Companion, developed in Michigan, is free on iOS and Android. Users must enter their number to sign up to the service. Although the app was designed in the US, it works with international numbers.
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Back in the day in companies I owned or worked for, we were looking for smartphone apps for certain civil service people and security guards. With a lot of people such as midwifes, district and mental health nurses, probation officers and others working in strangers’ homes, the ability to push a panic button that sends the last known GPS coordinates to a base is very important. There was high demand in low socioeconomic areas.
This was a big deal and a complex problem, particularly when developing solutions for unique small markets. We knew that one day commercial applications like Companion (and this one is FREE) would come out. Another problem, which we have frequently seen with services that monitor GPS anklets is the resources available for monitoring large numbers of devices.
Companion appears to have some excellent features including the fact that you can send a call for help, or at least to have a friend or trusted person monitor your location and status EVEN IF they don’t have the app on their mobile. That is huge because if you had a one on one relationship with a back up person (as some apps do) and that person isn’t available, this app lets you contact anyone on your phone list. If the person you wanted to keep an eye on you was away, sleeping at the movies etc, simply pick someone else.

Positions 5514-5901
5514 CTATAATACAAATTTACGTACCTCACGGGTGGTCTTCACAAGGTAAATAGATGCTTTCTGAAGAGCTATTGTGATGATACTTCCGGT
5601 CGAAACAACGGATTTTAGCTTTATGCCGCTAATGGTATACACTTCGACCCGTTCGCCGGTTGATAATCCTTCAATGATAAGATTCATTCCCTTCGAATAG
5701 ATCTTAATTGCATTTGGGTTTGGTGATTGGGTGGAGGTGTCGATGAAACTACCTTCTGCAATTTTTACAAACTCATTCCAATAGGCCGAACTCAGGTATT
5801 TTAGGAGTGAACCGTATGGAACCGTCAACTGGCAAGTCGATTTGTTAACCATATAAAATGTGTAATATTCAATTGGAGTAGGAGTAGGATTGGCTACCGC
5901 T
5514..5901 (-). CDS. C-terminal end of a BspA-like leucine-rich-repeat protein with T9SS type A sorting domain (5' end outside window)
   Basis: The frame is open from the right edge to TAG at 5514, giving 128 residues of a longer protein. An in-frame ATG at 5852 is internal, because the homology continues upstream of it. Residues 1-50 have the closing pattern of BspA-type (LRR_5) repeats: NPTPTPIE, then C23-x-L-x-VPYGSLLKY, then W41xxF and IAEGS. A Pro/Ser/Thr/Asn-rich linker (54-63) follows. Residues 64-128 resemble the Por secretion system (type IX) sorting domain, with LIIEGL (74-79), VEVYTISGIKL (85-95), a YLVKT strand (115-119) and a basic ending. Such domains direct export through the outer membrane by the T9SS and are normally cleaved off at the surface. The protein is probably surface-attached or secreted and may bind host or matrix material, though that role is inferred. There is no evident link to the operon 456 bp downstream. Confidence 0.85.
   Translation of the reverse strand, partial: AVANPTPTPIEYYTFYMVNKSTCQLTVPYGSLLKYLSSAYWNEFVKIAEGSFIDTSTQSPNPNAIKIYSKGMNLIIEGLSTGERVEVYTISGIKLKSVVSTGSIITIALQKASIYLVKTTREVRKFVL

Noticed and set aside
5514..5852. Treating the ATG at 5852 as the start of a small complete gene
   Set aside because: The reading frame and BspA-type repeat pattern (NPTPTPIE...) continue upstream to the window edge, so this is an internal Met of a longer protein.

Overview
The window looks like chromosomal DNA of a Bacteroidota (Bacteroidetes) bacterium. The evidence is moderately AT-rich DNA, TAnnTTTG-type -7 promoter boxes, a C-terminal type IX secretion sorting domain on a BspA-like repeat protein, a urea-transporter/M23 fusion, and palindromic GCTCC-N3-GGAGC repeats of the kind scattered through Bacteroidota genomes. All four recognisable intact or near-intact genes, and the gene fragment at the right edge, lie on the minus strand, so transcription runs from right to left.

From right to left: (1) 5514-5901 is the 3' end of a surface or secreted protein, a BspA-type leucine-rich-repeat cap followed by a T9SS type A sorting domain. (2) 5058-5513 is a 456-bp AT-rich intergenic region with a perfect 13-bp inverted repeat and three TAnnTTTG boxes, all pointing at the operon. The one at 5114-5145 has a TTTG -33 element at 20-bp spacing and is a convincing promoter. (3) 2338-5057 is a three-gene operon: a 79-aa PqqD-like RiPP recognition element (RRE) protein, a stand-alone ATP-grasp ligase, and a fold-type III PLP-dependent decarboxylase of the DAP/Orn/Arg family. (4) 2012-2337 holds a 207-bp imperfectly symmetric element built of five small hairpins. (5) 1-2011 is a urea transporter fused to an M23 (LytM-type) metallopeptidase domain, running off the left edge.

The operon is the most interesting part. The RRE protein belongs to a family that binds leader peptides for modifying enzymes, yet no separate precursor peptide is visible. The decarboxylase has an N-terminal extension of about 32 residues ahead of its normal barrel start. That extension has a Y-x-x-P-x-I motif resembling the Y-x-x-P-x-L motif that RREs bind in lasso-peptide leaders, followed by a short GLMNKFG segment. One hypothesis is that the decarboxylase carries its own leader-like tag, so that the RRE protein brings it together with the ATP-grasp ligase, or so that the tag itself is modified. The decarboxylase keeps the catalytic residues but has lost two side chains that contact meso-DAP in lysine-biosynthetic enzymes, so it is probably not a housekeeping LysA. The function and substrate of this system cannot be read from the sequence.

This is great for anyone from joggers and long distance sports people, kids walking to school (if hey have mobiles) through to people with diabetes or other conditions. From catching a train to being followed by someone who has road rage, this is a game changer.
One of the great things in this is that it doesn’t require you to make a call. You preset your destination, nominate the friend and they get a message with a link telling them where you are going and then have the ability to monitor you on a map. If they have any concerns, they can trigger an ‘Are You OK’ function and if you don’t say yes within 15 seconds your companion gets an alert. Even every day things like people who go Sunday driving or travel on holiday and might get fatigued and have an accident would be great opportunities to try out this app.
Companion also has a function to call the Police, or to send out an alert saying “I feel uneasy”, something I would have loved to have had when I walked to far off the Las Vegas strip and was randomly targeted by a group of half a dozen teenagers who started following me, sped up when I sped up and ran when I ran, fortunately I made it to the first souvenir shop which had an armed security guard. They waited outside for about 5 minutes an when they saw me talking to the security man they sloped off.
Applications like this, especially the ‘I feel uncomfortable’ function could provide great crowd sourced data for Police and emergency services if a critical mass of people were using it, giving them a feel for what is going on in neighborhoods. I love the feature where companion can hear audio from the mobile and give access to the app and information to Police without the user having to reach for their phone. If you were in danger from other people, the last thing you want them seeing you do is get your phone out to call 911. Your companion can do it for you and with assisted GPS your back up team will know exactly where you are.